Moms Across America released test results of 12 California wines that were all found to be positive for glyphosate in 2016. We tested further and released new findings last week of glyphosate in all of the most popular brands of wines in the world, the majority of which are from the U.S. and in batch test results in American beer.
- The best of EcoWatch, right in your inbox! - EcoWatch ›
- Monsanto's Glyphosate Found in California Wines, Even Wines ... ›
By Kelle Louaillier
As Secretary of State, Rex Tillerson was one of the most blatant revolving-door cases in the Trump administration and a clear sign that Trump's government was of, by and for the fossil fuel industry. But make no mistake: Mike Pompeo could be far worse.
By Kyra Appleby
President Trump's commitment to pull out of the Paris agreement signaled what appeared to be the worst of times for a transition to a low-carbon future in the United States. But actions being taken by a significant number of cities could instead make it the best of times for renewable energy in America.
By Wenonah Hauter
The new Food & Water Watch report Take Back the Tap: The Big Business Hustle of Bottled Water details the deceit and trickery of the bottled water industry. Here's one more angle to consider: The bottled water business is closely tied to fracking.
By Valerie Vande Panne
Do you know where your clothes came from?
No, not the store, the label or the brand. Or China, India or Vietnam.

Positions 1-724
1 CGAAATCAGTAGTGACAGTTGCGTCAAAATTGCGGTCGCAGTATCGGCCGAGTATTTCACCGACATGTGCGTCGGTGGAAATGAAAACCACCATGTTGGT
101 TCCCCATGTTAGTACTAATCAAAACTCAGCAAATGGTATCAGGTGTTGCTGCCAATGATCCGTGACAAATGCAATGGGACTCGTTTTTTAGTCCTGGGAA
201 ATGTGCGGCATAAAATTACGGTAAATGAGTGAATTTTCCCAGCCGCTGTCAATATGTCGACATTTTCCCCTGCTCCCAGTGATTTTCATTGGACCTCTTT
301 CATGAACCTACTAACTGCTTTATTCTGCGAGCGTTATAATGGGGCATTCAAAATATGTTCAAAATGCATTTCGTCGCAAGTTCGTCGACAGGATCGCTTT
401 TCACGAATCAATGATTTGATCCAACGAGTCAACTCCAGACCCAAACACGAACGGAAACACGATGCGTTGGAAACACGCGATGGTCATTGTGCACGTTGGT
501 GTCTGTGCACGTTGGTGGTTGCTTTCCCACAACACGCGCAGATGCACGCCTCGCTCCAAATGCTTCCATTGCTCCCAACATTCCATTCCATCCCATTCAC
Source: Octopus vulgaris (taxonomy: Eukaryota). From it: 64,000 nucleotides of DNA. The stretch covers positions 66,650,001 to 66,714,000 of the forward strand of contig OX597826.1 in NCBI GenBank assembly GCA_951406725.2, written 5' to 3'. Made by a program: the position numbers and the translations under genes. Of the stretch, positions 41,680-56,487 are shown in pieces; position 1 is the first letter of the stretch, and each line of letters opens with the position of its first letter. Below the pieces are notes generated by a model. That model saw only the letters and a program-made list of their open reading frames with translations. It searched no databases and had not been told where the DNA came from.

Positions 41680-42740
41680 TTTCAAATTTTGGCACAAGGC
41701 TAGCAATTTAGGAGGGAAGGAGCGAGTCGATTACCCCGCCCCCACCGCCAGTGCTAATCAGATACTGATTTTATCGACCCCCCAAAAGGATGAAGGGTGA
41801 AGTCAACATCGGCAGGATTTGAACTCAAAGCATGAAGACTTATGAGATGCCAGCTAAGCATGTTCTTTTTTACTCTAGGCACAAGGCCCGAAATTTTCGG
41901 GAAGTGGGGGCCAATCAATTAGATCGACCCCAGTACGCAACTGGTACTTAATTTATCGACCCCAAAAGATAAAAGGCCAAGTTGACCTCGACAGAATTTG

By Annie B. Bond
Birthday cakes with all the colors of the rainbow were the touchpoint that would change our friendly and gentle daughter into a belligerent crank puss for a few hours after eating her slice. We always braced for the aftermath of the birthday parties. Given that we didn't serve meals with FD&C food dyes at home, it wasn't too hard to track down the cause of her dramatic behavior changes as they only happened under isolated circumstances.
By Robin Scher
One of my resolutions this year is to eat less meat. As a lifelong carnivore, this task has already proven to be easier said than done. The major challenge comes down to changing my habits. After years of enjoying bacon with my eggs for breakfast, I now associate its comforting greasy taste with the feeling of fullness. So how do I—and others like me—overcome this obstacle? One big challenge is finding a way to stay motivated.
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By George Kimbrell
One year down, three to go. Trump and his enablers are hell bent on destroying or selling to the highest bidder the federal agencies they are charged with running in the public interest. In the past year, they have been unrelenting in their attacks on food safety, environmental protections, climate change, government transparency and so many other values we hold dear. We are in the midst of the most significant environmental and public health challenges imaginable. We're no longer dreading the harm the Trump administration could do to our health and environment—we're living it.